The rupee, along with other Asian currencies, has come under pressure in the last few sessions after the fall in Chinese yuan. Photo: Mint
Mumbai: The rupee closed near its all-time low on Wednesday over concerns that higher crude oil prices will worsen India’s current account deficit and accelerate inflation.
The rupee, along with other Asian currencies, has come under pressure in the last few sessions after the fall in Chinese yuan due to escalation of trade war between the US and China.
The currency closed at 68.63 a dollar, just 0.28% away from its record closing low, and down 0.55% from its previous close of 68.26. The rupee opened at 68.42 and touched a 19-month low of 68.67, a level last seen on 30 November 2016.
The rupee hit an all-time closing low of 68.825 on 28 August 2013. The all-time intraday low stands at 68.8625 seen on 24 November 2016.
So far this year, the rupee remains the worst performing currency in Asia, falling 6.9%, followed by the Philippine peso and Indonesian rupiah, which are down 6.7% and 4.3% respectively. The Chinese yuan has depreciated 1.5%.
“The recent gap-up in rupee momentum is largely driven by the broader dollar strength—as the latter’s rate differentials continue to widen with its other G3 peers. Undeniably, adding to the bearish momentum not only in the INR but also AXJ pack, is the US-China trade dispute which investors fret could spillover and jeopardise global growth momentum”, said Radhika Rao, economist at DBS Bank. G3 comprises the dollar, the euro and they yen, while AXJ refers to Asia ex-Japan.
“The resultant risk-off mood has seemingly set off a vicious loop—currency weakness is a thorn on the side of foreign portfolio investors, with outflows here triggering further rupee weakness. Today, equities have also seemed to have joined the debt markets on their way south. Given the risks also building up on the domestic macro end, we retain our in-house call for the rupee to weaken towards 69.50 by year-end,” Rao added.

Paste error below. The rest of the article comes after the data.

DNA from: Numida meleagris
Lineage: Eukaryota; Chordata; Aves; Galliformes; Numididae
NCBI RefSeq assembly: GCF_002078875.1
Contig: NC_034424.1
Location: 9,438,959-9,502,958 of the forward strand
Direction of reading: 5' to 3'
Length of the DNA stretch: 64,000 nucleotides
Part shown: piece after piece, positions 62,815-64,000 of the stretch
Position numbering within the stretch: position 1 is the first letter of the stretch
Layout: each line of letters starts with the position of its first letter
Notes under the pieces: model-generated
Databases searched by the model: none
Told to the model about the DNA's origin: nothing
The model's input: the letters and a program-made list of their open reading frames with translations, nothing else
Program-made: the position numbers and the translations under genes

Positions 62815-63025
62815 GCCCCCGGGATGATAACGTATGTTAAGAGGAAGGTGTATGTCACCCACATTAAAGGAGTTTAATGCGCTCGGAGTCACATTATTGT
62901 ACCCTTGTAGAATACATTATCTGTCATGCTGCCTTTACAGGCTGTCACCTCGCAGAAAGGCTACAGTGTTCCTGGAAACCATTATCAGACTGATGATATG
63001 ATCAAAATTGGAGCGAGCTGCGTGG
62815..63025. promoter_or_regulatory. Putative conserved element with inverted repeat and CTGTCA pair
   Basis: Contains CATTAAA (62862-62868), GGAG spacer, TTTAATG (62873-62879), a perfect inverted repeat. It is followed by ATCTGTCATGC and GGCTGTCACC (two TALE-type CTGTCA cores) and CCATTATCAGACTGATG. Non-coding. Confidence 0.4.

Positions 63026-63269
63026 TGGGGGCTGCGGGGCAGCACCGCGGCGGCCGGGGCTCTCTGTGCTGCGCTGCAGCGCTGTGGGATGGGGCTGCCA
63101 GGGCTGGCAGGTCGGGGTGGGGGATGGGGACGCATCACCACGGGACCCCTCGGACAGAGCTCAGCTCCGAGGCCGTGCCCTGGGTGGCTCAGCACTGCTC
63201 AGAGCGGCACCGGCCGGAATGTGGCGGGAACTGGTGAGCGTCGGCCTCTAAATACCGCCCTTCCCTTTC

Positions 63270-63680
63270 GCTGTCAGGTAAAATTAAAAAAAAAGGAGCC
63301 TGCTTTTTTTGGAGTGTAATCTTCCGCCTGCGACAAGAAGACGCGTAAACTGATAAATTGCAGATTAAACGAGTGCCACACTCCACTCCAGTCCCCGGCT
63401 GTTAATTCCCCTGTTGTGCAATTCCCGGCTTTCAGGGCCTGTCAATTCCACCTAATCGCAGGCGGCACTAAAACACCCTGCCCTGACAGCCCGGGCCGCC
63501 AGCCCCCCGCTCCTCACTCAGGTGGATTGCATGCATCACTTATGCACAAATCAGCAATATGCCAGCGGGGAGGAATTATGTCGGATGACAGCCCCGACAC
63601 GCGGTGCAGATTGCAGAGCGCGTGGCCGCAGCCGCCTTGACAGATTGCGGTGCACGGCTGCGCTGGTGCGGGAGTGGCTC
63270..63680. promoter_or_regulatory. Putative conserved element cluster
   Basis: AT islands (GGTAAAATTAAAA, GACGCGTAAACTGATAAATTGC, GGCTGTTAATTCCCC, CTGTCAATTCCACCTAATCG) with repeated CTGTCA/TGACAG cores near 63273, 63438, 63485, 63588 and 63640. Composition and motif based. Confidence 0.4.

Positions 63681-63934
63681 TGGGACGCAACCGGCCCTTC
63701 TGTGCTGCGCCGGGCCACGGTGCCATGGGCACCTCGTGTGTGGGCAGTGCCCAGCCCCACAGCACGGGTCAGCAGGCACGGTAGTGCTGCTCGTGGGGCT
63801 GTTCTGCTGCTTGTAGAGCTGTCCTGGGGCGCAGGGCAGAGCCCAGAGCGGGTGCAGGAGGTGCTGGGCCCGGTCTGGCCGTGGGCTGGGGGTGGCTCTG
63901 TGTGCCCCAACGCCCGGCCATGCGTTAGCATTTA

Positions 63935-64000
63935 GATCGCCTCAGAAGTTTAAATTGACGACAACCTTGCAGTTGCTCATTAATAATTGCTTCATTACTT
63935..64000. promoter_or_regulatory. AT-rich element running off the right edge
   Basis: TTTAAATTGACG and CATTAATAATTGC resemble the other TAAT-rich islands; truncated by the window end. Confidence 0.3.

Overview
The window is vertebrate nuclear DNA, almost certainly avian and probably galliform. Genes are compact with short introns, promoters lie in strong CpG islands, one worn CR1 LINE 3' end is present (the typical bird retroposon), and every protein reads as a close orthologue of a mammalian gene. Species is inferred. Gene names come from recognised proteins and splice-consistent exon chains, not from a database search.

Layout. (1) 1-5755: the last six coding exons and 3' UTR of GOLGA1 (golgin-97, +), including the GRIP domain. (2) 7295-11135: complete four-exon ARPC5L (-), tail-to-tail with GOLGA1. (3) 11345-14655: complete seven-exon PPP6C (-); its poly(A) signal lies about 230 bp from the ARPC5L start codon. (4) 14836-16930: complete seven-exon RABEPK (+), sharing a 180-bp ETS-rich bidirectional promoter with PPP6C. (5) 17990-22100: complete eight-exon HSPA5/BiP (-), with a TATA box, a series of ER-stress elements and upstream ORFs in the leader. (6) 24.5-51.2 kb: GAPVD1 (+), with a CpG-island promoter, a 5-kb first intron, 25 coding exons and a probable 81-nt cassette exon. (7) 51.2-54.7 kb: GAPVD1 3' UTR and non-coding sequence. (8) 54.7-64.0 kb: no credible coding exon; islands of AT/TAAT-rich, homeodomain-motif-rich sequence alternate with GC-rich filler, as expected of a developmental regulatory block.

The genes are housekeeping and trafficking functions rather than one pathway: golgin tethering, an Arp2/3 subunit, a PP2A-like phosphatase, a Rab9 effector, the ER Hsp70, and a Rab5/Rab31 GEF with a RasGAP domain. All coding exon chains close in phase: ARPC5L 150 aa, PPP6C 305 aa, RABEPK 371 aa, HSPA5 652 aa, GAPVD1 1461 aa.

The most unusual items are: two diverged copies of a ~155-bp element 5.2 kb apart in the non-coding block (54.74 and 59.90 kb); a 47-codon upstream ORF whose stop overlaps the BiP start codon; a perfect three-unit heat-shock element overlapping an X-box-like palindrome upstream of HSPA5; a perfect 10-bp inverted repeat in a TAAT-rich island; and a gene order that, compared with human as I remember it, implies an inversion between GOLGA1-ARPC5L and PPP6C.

Crude oil prices jumped after the US pressed its allies to end all imports of Iranian oil by a November deadline and said it didn’t want to offer any extensions.
Moreover, continued selling by foreign investors in local equity and debt markets due to change in the nation’s macroeconomic environment dampened sentiment. So far this year, foreign investors have sold a combined $7 billion in equity and debt markets.
Traders were also cautious due to escalating global trade tensions between the US and other major economies, progress of monsoon and the movement of crude oil prices.
“We expect RBI may intervene aggressively around 68.80-68.85 levels to defend the currency. But if 68.86 level is taken out, then we may see sharp depreciation in the rupee in coming sessions and it may move towards 70.00-70.50 levels immediately. Rising crude oil prices, trade war concerns, strength in the dollar index and weakness in the emerging market currencies are key factors for the rupee depreciation. Steady capital outflows and worsening domestic macroeconomic fundamentals are also key factors for the rupee depreciation”, said Rushabh Maru, a research analyst at Anand Rathi Commodities.
Bond yields gained for the fourth session. The 10-year bond yield stood at 7.872%, against its Tuesday’s close of 7.829%. Bond yields and prices move in opposite directions.
The Sensex fell 0.77% or 272.93 points to 35217.11 on Wednesday.